Some good news

San Antonio's classic downtown Mexican restaurant reopens for first time since March

Classic downtown Mexican restaurant reopens for first time since March

Pico de Gallo River Walk
Pico de Gallo is back. Photo courtesy of La Familia Cortez

Amidst the rolling wave of pandemic-related restaurant and bar closures that San Antonio has seen in recent months, a bit of good news: Mercado-area Mexican food and cocktails stalwart Pico de Gallo is reopening its doors Friday, November 6, hosting sit-down diners for the first time since mid-March.

Pico de Gallo officially opened its doors in 1991, but the site has been a part of the Cortez family business since the ‘70s. Pedro and Cruz Cortez opened La Familia Cortez restaurant empire’s crowning jewel, Mi Tierra, in 1941, expanding with a steakhouse at 111 S. Leona St. 38 years later. Sons Jorge and David Cortez rebranded the steakhouse as Pico de Gallo, and the restaurant has since carved a sizable place for itself in the neighborhood culinary landscape, as San Antonio’s Historic Market Square has seen tremendous tourist growth over the last several decades. The restaurant is also popular among students and faculty at UTSA's downtown campus, which opened its permanent site across the street in 1997.

The pandemic has exacted a particularly heavy toll from businesses operating in San Antonio’s normally tourist-dense downtown. The Cortez family, which now oversees six restaurants in the city, stripped back operations, concentrating their business in Mi Tierra and temporarily shuttering their other four downtown-area restaurants. (The group's Northwest Side restaurant Mi Familia is currently open.)

“There just wasn’t enough traffic downtown to open our other restaurants in addition to Mi Tierra,” says director of training Mario Moreno, who began his career with La Familia Cortez at Pico de Gallo and has been with the company for 25 years. “Tourism and conventions were nonexistent and downtown offices and UTSA were working from home, so the business just wasn’t there,” he adds.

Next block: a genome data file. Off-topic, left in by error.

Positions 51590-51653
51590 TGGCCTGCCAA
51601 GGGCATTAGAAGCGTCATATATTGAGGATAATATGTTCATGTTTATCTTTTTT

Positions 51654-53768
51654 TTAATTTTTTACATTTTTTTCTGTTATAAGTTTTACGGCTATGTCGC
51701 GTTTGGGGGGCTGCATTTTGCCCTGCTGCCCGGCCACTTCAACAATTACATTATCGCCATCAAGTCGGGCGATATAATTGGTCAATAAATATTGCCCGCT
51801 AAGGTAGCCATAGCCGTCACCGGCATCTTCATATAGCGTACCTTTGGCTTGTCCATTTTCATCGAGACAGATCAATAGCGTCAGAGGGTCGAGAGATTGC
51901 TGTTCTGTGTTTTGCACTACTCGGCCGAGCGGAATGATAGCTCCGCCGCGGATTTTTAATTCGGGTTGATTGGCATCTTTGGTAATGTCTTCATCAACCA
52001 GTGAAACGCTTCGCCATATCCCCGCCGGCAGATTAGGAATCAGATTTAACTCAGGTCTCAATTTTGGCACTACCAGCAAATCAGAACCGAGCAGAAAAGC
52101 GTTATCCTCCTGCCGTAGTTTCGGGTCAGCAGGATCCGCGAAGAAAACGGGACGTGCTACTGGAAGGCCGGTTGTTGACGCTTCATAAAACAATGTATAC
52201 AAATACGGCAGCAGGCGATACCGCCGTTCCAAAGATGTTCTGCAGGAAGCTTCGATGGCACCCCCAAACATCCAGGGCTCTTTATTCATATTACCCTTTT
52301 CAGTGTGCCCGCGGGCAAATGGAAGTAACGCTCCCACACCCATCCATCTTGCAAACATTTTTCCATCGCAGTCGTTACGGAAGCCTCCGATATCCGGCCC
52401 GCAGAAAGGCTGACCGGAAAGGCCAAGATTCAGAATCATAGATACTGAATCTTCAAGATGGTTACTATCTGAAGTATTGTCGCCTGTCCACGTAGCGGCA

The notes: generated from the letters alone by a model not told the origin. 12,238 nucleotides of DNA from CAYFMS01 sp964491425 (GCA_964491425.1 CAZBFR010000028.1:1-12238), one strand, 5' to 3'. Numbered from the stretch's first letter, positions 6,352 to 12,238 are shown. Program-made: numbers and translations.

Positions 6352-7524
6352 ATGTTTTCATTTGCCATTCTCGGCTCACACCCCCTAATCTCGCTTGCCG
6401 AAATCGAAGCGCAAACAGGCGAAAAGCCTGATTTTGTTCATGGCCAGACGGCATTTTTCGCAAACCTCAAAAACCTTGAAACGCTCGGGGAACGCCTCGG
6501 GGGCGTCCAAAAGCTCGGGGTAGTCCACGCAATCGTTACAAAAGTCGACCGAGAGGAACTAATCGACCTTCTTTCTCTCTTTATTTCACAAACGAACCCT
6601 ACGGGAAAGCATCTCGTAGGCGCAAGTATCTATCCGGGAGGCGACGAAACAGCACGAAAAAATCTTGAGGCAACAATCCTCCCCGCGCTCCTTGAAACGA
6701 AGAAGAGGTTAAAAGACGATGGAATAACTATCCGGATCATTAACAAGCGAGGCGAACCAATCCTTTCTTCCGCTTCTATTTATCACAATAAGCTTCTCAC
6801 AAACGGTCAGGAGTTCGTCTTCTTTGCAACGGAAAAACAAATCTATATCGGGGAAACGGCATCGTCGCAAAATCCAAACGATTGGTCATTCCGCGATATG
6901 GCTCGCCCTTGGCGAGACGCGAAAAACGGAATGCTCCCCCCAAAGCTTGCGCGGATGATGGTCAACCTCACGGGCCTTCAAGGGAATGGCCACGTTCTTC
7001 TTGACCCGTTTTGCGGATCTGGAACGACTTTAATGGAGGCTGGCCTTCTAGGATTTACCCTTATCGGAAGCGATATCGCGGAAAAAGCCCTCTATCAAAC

Pico de Gallo popped up briefly for a drive-thru Fiesta event and “5 Days of Cinco,” a concept during the lead-up to Cinco de Mayo where the restaurant operated food booths in its parking lot. Mi Tierra has remained open, and has launched new projects to counteract the pandemic crunch. These include a pop-up grocery store inside the restaurant, and a pizza-and-wings takeout concept called Zapata’s. (You can browse the menu, which includes Tex-Mex spins on pan-American classics like the asada- and chorizo-topped El Tapado pizza, at Doordash.)

Pico de Gallo reopens as some of its peers in the downtown region have succumbed to the economic pressures of 2020 for good. Just last week it was announced that iconic River Walk eatery Mexican Manhattan would officially end its 62-year run.

“With things slowly-but-surely picking back up, and with the playbook we developed by safely opening Mi Tierra, we felt safe and comfortable opening our doors again and welcoming back our guests,” Moreno tells CultureMap. In addition to Pico de Gallo's reopening tomorrow, there are plans to bring back downtown restaurant and oyster bar La Margarita in a few weeks.

“We’ve done what we can to survive," Moreno said. "From the pop-up grocery store in Mi Tierra to the drive-thru Fiesta, we always stay true to our culture and our traditions, no matter how crazy and new the idea is.”

Pico de Gallo reopens on Friday, November 6, at 11 am. Its updated business hours are: Sunday, 8 am to 4 pm; Monday and Thursday, 11 am to 8 pm; and Friday and Saturday, 11 am to 9 pm.